Toby Smith, the chief executive of Novus Leisure, has told MCA he thinks the introduction of the night tube could lead to a shift in the dining patterns of customers in the capital as well as boosting late night venues.
Smith said one of the key focuses for the 42-strong business was creating a food offer for consumers who want to eat post-midnight. He stressed that while a predominantly wet-led business, Novus still generated significant food sales. During a record week at its Tiger Tiger London site food sales contributed £90,000 to the over-all £371,000.
He said that the introduction of the night tube from 19 August was likely to fundamentally change to capital’s late-night scene. He said while it was difficult to gauge whether the effect on Novus would be a sales uplift of “2% or 10%” it would undoubtedly be beneficial.
He said: “What is really interesting is to how restaurants change the way they operate and how they offer a dining experience at 11pm and how that differs from the experience at 8pm. I think there will be a demand for that late-night dining experience before moving on somewhere for drinks.”
On Novus’ own late-night food ambitions, Smith said: “In percentage terms food does not represent a huge part of our business but actually there are still some relatively big numbers in there.
“One of the things we are constantly striving for is to deliver well an offer that people want to eat at 1am. In the past that might not have extended much further than a bowl of chip. People are demanding a food offer that is appropriate for the time and environment.”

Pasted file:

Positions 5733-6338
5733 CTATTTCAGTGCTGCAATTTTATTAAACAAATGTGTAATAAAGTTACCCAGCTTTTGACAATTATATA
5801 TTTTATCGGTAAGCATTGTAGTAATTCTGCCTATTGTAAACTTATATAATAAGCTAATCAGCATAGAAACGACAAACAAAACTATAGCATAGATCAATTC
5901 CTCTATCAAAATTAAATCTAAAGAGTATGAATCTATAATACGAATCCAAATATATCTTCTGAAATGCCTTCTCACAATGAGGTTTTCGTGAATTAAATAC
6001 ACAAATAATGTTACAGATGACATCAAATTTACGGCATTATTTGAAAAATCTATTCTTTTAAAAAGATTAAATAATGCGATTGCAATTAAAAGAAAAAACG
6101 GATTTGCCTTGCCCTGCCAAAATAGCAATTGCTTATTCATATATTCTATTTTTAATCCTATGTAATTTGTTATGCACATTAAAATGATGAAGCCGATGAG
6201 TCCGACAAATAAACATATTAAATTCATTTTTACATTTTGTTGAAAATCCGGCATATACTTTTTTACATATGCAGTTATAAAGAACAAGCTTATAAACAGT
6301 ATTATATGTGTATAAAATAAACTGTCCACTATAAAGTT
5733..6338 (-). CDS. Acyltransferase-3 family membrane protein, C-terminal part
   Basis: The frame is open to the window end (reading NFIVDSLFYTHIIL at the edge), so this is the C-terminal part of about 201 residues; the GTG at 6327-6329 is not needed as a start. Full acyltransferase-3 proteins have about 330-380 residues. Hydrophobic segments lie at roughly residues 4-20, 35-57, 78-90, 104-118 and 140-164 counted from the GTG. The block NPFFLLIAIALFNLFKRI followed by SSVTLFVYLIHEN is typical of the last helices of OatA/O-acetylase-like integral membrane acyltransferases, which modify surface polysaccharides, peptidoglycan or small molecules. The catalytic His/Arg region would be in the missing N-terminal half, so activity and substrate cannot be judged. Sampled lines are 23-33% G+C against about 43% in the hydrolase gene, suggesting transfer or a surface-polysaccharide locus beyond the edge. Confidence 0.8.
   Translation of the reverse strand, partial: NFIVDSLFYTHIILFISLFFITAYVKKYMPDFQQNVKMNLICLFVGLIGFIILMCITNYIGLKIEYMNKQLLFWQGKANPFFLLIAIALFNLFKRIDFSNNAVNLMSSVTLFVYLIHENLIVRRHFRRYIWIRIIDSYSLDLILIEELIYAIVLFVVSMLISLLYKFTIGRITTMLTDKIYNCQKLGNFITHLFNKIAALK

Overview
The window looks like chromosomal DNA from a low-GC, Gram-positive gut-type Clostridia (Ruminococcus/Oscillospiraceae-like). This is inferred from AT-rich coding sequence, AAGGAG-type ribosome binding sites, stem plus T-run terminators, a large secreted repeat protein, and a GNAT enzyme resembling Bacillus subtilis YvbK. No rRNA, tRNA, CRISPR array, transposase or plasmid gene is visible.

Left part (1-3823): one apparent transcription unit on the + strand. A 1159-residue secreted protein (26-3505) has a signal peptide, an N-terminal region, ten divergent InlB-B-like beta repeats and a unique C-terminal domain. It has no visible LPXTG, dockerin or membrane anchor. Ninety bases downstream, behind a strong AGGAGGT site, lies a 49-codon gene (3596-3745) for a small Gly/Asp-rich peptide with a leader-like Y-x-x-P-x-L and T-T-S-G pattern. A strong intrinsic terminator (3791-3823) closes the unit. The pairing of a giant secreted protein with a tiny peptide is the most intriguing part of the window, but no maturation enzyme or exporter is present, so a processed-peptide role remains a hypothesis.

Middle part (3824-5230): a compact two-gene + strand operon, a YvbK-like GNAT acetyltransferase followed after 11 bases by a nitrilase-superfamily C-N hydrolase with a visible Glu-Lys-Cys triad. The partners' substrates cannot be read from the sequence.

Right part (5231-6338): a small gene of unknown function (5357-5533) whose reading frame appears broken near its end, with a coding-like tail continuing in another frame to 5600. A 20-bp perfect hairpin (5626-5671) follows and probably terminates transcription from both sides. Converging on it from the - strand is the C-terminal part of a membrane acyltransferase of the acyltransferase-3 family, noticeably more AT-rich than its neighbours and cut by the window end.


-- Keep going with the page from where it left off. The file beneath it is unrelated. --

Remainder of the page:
Smith said Novus was also looking at how it can use its venues throughout the day with a focus on events, aiming to capitalise on the prominent locations of its outlets.
Speaking at MCA’s Pub Conference earlier this year, Smith also discussed the company’s innovations in its customer experience technology.
He said the group’s customer experience dashboard utilised 600,000 pieces of data held by Novus and drew from 11 different data feeds going to one source, which staff members can access from their mobile phones.
He said: “We must be able to listen to what people are saying so that pre-booked sales are an output of the customer and not necessarily the other way round.
“It means that we can look at things in absolutely forensic detail. If, for example, we have a period where sales dipped, we can break that down into 15-minute slots. Look at how many people were working and what the impact was on the customer experience.”
He said the tool had also allowed the company to cut its response time to customers from 16 hours to 42 minutes.